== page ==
Speaking up

As far as I can remember, Jordan had women engaged in political life and decision making in many fields.

Women in Jordan could be ministers, senators, judges, etc.

His Majesty King Abdullah continued his great father’s support for women’s rights, in Jordan and the Arab world, and there is an increased role for women in the public sector.

Her Majesty Queen Rania has been a great advocate for education for women, especially in poor regions, believing that “as you educate a woman, you educate the family. If you educate the girl, you educate the future”.

The new Cabinet does not have a single woman on board. This is something we are not used to, and, yes, disappointing to some.

Many critics started pointing fingers and coming up with analyses tackling this specific issue, and many women showed their discontent using social media.

The main Jordanian opposition movements have few or no women among them. At the same time, most TV interviews in Jordan or international media invite Jordanian men in the opposition, most (if not all) speeches during protests are delivered by men, the absence of women’s role and influence in the opposition and political parties — whose slogans, ironically, preach justice and equality — is conspicuous.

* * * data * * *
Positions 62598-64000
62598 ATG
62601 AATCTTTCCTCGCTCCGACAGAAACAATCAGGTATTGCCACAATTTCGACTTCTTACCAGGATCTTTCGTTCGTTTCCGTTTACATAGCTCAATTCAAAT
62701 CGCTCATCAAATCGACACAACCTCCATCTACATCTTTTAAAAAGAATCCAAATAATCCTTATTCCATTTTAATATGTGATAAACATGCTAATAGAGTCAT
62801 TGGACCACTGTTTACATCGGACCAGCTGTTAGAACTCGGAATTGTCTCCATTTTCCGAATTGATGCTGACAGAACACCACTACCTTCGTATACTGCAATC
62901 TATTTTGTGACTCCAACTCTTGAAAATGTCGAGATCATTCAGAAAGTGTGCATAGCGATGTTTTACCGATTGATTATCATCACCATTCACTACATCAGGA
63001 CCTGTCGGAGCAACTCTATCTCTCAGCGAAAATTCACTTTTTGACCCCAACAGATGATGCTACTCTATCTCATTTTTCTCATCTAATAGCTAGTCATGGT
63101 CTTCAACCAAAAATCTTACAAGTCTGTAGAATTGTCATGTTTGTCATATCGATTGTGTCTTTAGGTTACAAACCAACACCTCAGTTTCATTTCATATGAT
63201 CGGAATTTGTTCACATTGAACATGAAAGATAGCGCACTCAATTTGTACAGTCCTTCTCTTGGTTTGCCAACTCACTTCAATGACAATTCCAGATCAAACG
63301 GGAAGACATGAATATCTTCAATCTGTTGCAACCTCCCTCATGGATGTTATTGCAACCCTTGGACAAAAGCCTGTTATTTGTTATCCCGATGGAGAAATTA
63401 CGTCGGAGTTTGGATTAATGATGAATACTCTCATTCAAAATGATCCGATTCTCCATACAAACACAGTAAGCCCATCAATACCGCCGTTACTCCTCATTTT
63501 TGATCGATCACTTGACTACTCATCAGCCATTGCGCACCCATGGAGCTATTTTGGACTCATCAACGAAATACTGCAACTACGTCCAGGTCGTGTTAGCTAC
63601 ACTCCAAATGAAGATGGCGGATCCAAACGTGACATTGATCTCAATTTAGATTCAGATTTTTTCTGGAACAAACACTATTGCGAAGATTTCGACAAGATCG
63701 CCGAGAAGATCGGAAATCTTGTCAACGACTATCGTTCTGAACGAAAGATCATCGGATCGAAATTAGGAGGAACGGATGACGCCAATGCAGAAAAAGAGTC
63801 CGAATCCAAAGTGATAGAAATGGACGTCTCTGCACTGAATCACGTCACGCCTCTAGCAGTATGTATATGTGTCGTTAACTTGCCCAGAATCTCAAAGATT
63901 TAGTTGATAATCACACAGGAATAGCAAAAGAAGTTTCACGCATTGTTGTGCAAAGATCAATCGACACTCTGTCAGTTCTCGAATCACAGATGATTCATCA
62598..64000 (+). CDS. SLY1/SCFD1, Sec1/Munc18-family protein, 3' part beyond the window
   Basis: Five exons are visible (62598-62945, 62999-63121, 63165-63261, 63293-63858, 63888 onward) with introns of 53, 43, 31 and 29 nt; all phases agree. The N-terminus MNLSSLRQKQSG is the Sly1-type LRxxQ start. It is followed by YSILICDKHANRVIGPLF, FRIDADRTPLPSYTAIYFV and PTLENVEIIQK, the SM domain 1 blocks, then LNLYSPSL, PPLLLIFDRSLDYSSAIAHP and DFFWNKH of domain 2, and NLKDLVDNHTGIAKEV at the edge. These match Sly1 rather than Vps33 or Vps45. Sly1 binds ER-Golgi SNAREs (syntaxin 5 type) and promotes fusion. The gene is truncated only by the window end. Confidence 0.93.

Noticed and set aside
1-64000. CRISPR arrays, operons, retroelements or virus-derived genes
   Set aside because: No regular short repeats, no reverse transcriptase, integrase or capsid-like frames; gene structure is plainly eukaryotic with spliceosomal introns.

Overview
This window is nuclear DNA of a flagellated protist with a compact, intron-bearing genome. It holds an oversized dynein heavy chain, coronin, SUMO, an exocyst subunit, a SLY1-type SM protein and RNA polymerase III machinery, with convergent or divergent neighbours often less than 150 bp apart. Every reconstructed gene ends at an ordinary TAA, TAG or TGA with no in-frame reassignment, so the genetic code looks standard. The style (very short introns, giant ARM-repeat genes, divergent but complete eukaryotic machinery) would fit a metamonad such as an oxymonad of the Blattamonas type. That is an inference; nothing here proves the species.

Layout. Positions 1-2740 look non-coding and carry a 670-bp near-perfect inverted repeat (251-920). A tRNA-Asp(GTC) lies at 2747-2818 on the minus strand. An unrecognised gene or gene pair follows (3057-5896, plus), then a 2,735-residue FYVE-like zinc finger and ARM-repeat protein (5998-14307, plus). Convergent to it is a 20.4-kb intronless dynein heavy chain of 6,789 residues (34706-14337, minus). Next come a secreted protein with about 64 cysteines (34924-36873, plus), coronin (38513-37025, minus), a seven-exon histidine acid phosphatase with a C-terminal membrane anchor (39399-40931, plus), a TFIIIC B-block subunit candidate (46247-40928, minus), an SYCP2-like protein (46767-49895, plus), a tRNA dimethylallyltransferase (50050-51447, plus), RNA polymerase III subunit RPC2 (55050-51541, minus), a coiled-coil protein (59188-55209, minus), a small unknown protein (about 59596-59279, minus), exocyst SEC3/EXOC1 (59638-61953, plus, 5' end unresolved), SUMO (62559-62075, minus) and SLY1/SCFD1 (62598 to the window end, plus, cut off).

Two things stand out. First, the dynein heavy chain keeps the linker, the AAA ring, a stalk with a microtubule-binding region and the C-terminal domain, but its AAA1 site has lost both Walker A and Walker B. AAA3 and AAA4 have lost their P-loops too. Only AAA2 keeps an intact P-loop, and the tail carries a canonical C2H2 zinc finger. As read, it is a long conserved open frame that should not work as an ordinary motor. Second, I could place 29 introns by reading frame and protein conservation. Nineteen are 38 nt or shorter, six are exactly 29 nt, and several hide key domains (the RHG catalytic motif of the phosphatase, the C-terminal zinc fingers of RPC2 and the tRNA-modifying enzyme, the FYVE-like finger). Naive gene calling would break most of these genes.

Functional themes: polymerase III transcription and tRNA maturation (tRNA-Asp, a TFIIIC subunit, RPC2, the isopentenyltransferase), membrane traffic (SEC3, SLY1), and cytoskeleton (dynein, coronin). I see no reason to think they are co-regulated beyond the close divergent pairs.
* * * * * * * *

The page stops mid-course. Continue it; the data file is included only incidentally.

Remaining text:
I find it strange that critics and journalists have not criticised the obvious absence of women in political life, their lack of impact and power in the Jordanian opposition, yet criticised this Cabinet.

In all countries swept by the Arab Spring, women’s role has diminished and their rights have been compromised and ignored. The Arab Spring has been a setback for many Arab women, especially in Tunisia and Libya.

Today, when we are on the verge of new elections, I urge women to run for Parliament and practise their national duty by voting for those with a track record of supporting women.

We, Jordanian women, are accustomed to being treated equal to men and being part of the decision-making process. Let us not allow those who protest in the streets keep us in the back rows, using us as a number enhancer, and deprive us of what we took for granted and thought we would never lose.

Our voice has to be heard; let’s employ it to our benefit and pave the way for a better future for Jordan.

 

Deema I. Alam,

Amman

1 Comment

Filed under All Articles, October, 2012

One response to “Speaking up

  1. Hello Deema, thanks to Dana Abu Laban I´ve been made aware of your blog. Really like your approach, it is impressive. All the best from a Jordanian living in Germany😉 PS: just connected via twitter